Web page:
What is Compassionate Care in Nursing?
According to a systematic literature review in 2016 published by the National Center for Biotechnology,
“Compassion originates as an empathic response to suffering, as a rational process which pursues patients’ wellbeing, through specific, ethical actions directed at finding a solution to their suffering. We therefore define the term compassion to mean the sensitivity shown in order to understand another person’s suffering, combined with a willingness to help and to promote the wellbeing of that person, in order to find a solution to their situation.”
Compassion in healthcare is an indispensable part of nursing and patient outcomes. It provides patients with emotional support and the confidence they need to fight disease, prepare for recovery, or enter into a serious medical procedure. To achieve the highest level of success, nurses must feel compelled to exhibit compassion towards patients; its absence can lead to patients feeling devalued and emotionally precarious.
Why is Compassionate Care in Nursing Important to Patient Outcomes?
Research published by the U.S. National Institutes of Health’s National Library of Medicine (NIH/NLM) states that, “The delivery of high quality compassionate care is also a significant patient reported outcome, which positively affects a patient’s perception of care and quality of life, while mitigating against patient complaints and malpractice suits.”
Complete patient care goes beyond caring for the patient’s physical problems. Patients may experience additional stress related to their financial situation, familial relationships, and even their physical environment. It is paramount for nurses to treat not only the illness or injury, but also to effectively address the patient’s emotional state. Nurses that are empathetic toward their patients have proven to decrease rates of depression and stress, in turn strengthening their will to live — which can have major impacts on a patient’s recovery time and satisfaction.
As stated in the Journal for Compassionate Health Care, “There is extraordinary potential for blending the best of evidence-based medicine with real patient centeredness, performing medicine with patients rather than doing it to them, to the benefit of all.”
Showing compassion in healthcare can make a world of difference in someone’s day. Being mindful of others allows you to be a driver of change by acting with intention and compassion. Nurses have the opportunity to focus on empathy, ensuring that the patient feels valued, respected, and comfortable with their care. Empathetic and compassionate care in nursing are closely associated with greater patient satisfaction.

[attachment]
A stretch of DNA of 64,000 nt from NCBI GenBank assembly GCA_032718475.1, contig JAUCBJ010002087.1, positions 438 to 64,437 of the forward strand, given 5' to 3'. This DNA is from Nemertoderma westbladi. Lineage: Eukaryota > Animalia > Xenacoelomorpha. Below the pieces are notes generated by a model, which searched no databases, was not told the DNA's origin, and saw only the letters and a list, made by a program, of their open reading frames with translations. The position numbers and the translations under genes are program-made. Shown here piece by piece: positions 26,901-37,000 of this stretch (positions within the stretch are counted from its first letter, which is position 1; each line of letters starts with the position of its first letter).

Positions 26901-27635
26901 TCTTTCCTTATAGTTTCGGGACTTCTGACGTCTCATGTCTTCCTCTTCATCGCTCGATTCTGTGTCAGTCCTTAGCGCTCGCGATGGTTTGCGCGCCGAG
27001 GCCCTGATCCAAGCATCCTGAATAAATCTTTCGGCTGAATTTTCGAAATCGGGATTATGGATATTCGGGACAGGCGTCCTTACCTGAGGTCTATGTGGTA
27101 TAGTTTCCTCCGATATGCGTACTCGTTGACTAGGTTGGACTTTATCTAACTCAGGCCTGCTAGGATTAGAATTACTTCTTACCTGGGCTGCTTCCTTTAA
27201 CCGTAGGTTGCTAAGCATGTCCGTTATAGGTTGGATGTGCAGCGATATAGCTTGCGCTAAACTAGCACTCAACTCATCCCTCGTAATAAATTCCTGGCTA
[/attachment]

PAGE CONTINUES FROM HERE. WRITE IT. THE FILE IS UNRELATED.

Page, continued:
How Can a Nurse Demonstrate Compassionate Care?
Even the smallest of responses can convey compassion — greeting patients with a smile or simply making eye contact. Each positive gesture further solidifies the commitment to providing patient-centered quality care aimed at improving patient outcomes.
Leo Buscaglia observed, “Too often we underestimate the power of a touch, a smile, a kind word, a listening ear, an honest compliment, or the smallest act of caring, all of which have the potential to turn a life around.” From sharing real-life anecdotes with patients to respecting patients’ choices, there are a multitude of ways to be sensitive to patient needs and show compassion. Even being there to listen to a patient’s anxieties can drastically improve their overall mental state.
This clinical model of compassion from BMC Medical Education illustrates the health care provider’s role in relation to patient care and compassion.
5 Essential Skills for Delivering Compassionate Care in Nursing
- Emotional intelligence. Strive for high emotional intelligence to handle interpersonal relationships with coworkers and patients. Being able to more keenly perceive and manage emotions improves a nurse’s ability to communicate more effectively in situations from day-to-day tasks to conflict resolution. Awareness and mastery of your emotions and others’ emotions will help you provide compassionate care.